Crossing parental boundaries in Bedford

To the Editor:

This week, seventh grade students at Lurgio were given a survey titled “Search Institute, Profiles of Student Life: Attitudes & Behavior”.

This survey was optional and names were not to be included. There were about 158 questions that even my own son understood were inappropriate to ask of children.

The questions were highly personal regarding the student’s behavior and their families. A 58-question ”sample” was provided to parents ahead of time to review and approve of through written consent.

The 58 sample questions, while personal and nonacademic were rather benign inquiries. However, the students were then asked to answer about 157 questions including:

What is your gender?

Have you had sex before?

Have you ever sniffed glue?

Have you ever cut yourself?

Are your parents divorced?

Have you ever been left home alone?

What race are you?

Do you or your partner use anything for protection during sex?

These kinds of questions were left off of the sample that was provided to parents to review.

The questions made several students uncomfortable but it’s important to note that many of the kids provided false answers and treated it like a joke. What is to be gained by the school district when they ask children detailed information on their families and behavior? Why would the school district choose not to fully inform the parents on all of the questions that were going to be asked? This seems deceptive, unethical and as a parent, I’m deeply disappointed in the adults who are charged with educating our children in this district. Someone is responsible and we deserve to know who that someone is.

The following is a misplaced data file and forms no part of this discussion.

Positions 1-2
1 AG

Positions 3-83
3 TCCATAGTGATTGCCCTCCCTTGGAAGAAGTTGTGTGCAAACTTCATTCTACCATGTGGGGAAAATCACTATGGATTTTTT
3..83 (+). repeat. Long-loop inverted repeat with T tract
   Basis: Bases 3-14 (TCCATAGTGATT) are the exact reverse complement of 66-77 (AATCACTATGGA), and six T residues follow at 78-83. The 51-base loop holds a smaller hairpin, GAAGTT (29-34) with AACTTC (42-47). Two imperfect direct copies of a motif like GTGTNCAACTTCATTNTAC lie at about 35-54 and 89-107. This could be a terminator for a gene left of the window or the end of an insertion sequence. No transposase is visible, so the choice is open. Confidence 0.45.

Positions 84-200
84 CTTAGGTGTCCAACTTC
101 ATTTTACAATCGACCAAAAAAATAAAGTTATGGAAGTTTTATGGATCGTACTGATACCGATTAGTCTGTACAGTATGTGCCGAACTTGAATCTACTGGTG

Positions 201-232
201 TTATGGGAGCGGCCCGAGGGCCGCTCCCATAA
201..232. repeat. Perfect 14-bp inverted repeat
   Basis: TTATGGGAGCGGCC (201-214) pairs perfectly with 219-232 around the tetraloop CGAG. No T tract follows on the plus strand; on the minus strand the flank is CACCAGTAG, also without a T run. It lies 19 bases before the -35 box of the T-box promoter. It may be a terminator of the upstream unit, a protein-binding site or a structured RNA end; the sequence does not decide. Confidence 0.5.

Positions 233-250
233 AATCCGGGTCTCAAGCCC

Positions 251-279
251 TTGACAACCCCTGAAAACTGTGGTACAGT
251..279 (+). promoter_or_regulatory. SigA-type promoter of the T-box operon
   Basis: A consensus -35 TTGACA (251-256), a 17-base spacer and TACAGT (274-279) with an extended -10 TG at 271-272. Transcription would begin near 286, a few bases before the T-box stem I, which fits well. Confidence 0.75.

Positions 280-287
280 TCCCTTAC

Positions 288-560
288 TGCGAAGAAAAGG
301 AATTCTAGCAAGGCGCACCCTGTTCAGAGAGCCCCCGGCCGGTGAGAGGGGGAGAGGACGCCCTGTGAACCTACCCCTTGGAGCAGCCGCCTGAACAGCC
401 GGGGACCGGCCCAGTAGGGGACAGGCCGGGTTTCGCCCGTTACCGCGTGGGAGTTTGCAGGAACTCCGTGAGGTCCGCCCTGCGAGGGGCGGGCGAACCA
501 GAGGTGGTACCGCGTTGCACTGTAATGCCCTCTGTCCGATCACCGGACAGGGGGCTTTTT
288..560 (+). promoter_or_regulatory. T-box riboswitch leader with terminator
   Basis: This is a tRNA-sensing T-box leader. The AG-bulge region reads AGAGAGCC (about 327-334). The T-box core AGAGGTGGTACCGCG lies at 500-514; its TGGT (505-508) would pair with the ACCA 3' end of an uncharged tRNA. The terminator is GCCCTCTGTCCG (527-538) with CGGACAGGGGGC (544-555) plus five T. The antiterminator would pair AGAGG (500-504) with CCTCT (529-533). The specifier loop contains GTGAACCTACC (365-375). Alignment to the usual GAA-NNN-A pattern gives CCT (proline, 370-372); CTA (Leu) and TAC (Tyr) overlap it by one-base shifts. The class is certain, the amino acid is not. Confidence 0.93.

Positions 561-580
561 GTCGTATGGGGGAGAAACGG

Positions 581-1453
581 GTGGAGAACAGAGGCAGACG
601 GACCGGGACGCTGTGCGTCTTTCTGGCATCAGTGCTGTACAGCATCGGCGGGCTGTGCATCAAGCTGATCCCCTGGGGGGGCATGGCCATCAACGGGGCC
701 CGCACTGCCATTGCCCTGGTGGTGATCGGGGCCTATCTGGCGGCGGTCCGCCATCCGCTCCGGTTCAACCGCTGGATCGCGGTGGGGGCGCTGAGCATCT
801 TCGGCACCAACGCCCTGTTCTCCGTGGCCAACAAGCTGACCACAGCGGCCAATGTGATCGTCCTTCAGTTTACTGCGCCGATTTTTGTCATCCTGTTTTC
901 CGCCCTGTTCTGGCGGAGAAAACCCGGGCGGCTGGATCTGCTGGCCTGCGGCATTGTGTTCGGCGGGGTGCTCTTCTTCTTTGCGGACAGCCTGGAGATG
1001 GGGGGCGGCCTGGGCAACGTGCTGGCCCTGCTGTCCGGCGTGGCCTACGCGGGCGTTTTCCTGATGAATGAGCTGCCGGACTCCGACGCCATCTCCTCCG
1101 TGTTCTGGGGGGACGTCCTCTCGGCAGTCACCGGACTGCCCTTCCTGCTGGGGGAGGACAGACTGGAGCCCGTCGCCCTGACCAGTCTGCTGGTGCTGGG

Who will take responsibility for any children who decide to sniff glue now that the district has taught this to children?

The respect for parental boundaries has been increasingly breached for many years now. However, it is our responsibility as parents to oversee what goes on at our local schools. I urge all Bedford parents to take the time to attend school board meetings and offer feedback that helps guide policies that focus on full transparency to help regain trust among parents.

For those who are charged with educating our children, if you cannot see the potential damage that could come from suggestive surveys, then you should not be working in this district.

At the end of the day, I suppose we should all be glad our kids weren’t asked if they had ever played the “choking game”. Or were they? We don’t really know that do we? Because, if they were, it could be the last curious thought they ever have.

AUDRA SCHWOERER

Bedford